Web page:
By using these 5 great tips, you are sure to reduce unplanned downtime. To find the best semi-truck seats, Roadwatch sensors and systems, and other accessories for your truck, please feel free to explore our wide selections online or contact Suburban Seating & Safety at 844-727-7328 for further assistance today!

 

Truck Driver Injury Prevention 101: Back Support Tips

Sitting for long hours and driving mile after mile can leave truckers with sore backs and back pain. Sitting for long periods places additional pressure on the lower back and muscles when the trucker is not sitting in the proper position and aligned correctly with the seat, steering wheel, and pedals.

 

After several hours of driving, one can feel stiffness in their lower back and legs, along with dull pain in the lower back. Over time, the pain and discomfort can get worse, unless better back and truck driver seat support habits are developed.

 

Truck driver sitting in his truck cabin feeling upset

 

Tip #1: Invest in the Best Seat for Truck Drivers

Whether you own your own rig or drive for someone else, invest in the best seat for truck drivers that features lumbar support, heat, and massage functions. You could even go all out and get ventilating, too, which is great during the hot summer months to keep you cooler and comfortable.

 

Tip #2: Maintain the Right Posture

You want to sit in the truck seat so that your back and shoulders are firmly against the seatback. If needed, move the seat forward. You don’t want to lean forward or slump over while driving, as this places strain on the lower back and causes back pain.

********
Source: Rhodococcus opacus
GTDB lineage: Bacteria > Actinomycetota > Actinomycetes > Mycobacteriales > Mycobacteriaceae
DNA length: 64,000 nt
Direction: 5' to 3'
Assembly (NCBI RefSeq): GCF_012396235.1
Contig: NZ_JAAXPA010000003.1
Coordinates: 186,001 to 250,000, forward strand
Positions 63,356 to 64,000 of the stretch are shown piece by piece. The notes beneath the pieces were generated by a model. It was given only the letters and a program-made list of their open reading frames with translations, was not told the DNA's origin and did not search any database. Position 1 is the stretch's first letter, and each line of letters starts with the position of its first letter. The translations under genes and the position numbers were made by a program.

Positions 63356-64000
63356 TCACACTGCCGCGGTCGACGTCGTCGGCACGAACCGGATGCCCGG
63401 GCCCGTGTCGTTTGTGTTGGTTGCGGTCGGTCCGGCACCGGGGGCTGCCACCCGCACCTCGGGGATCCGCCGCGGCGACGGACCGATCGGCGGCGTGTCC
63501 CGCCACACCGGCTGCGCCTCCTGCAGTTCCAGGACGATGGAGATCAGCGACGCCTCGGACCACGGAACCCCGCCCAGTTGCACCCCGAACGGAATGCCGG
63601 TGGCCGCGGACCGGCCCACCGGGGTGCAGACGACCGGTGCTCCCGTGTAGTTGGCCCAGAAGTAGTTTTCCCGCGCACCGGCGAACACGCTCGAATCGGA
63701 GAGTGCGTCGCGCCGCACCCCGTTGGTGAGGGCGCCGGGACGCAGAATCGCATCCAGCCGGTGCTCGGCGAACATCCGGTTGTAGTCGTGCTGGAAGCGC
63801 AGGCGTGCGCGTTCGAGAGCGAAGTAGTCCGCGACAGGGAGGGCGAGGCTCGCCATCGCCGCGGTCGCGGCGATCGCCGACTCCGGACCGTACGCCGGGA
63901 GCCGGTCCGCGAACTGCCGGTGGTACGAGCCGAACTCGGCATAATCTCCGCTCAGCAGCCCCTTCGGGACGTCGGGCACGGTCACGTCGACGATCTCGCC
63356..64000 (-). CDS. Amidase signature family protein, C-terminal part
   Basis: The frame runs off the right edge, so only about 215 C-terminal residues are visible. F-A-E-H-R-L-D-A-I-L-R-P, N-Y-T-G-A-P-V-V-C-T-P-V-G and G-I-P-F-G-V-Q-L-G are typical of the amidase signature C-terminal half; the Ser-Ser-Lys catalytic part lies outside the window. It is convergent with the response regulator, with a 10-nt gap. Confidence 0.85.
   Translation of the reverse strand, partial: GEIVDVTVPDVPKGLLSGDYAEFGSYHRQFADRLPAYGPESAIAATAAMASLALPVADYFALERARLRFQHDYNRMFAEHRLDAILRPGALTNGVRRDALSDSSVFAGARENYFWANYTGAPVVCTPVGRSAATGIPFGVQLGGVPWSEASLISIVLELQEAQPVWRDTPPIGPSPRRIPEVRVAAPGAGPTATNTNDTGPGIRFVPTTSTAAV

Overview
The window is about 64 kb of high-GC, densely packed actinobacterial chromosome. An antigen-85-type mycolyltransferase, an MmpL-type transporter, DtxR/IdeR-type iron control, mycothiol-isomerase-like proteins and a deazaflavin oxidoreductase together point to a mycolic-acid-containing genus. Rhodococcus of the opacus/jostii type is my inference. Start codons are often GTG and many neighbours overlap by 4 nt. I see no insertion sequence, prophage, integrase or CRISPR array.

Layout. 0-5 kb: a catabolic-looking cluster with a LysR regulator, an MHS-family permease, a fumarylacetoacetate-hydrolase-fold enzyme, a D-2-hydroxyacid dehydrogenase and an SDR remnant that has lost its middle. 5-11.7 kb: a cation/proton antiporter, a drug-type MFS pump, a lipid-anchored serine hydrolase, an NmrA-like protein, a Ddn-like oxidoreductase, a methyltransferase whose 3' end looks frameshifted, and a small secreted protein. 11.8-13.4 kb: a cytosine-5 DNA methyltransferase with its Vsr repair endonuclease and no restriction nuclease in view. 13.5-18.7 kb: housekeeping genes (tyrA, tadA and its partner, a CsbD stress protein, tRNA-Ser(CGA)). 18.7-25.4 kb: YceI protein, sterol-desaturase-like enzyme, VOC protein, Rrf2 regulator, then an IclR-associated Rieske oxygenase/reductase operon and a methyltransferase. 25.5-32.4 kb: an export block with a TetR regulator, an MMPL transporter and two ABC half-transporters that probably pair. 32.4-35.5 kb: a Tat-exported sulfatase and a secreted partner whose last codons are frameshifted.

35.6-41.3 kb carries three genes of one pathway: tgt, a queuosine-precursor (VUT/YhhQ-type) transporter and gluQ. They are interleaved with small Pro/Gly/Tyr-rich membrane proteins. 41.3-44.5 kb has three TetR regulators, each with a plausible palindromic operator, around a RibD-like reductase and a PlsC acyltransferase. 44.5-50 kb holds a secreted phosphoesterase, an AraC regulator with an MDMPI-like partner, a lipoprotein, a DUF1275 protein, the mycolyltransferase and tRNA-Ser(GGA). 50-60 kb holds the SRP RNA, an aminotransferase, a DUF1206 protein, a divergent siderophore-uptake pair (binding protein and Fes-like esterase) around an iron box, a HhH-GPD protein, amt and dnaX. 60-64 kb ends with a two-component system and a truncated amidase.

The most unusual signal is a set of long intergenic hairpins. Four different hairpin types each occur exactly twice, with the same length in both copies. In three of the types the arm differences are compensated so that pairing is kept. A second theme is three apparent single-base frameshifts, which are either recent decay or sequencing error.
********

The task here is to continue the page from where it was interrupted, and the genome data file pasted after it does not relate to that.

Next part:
Tip #3: Stop Every 2 to 3 hours and Stretch

Adjust your driving habits so you are stopping every two to three hours and taking a break from sitting. Get up, move around, and stretch your entire body. Take a short 10-minute walk to get the blood flowing and loosen up muscles.

 

Tip #4: Exercise for 30 Minutes Every Day

Get into the habit of doing muscle-building exercises that focus on your core and lower back muscles. Stronger muscles mean better lumbar support and less lower back pain. There are all sorts of exercises you can do while on the road like knees to chest, pelvic lifts, etc.

 

Tip #5: Eat Healthily and Get Sufficient Sleep

Eating a balanced diet and getting plenty of rest are two great truck driver injury prevention tips that not only help reduce injuries to the back and back pain but also other types of accidents and injuries.

 

truck driver sitting in his truck holding thumbs up